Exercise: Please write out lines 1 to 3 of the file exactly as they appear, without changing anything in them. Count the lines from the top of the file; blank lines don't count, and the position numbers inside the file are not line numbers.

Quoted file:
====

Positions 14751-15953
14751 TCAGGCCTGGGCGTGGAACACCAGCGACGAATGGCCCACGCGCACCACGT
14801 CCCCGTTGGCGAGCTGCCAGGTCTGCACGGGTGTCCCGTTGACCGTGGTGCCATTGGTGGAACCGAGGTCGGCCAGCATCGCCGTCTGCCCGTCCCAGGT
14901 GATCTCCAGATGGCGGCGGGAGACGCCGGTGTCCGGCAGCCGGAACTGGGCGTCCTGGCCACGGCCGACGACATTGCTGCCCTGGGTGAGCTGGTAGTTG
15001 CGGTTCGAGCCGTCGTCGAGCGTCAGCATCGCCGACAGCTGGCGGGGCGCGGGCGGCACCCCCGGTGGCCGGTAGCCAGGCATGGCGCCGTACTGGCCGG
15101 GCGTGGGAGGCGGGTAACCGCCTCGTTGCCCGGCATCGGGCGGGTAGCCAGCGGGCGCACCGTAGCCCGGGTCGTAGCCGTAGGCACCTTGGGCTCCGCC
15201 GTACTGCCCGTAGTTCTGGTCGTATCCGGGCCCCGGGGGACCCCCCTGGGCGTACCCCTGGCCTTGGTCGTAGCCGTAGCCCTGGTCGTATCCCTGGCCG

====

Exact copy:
Positions 14751-15953
14751 TCAGGCCTGGGCGTGGAACACCAGCGACGAATGGCCCACGCGCACCACGT
14801 CCCCGTTGGCGAGCTGCCAGGTCTGCACGGGTGTCCCGTTGACCGTGGTGCCATTGGTGGAACCGAGGTCGGCCAGCATCGCCGTCTGCCCGTCCCAGGT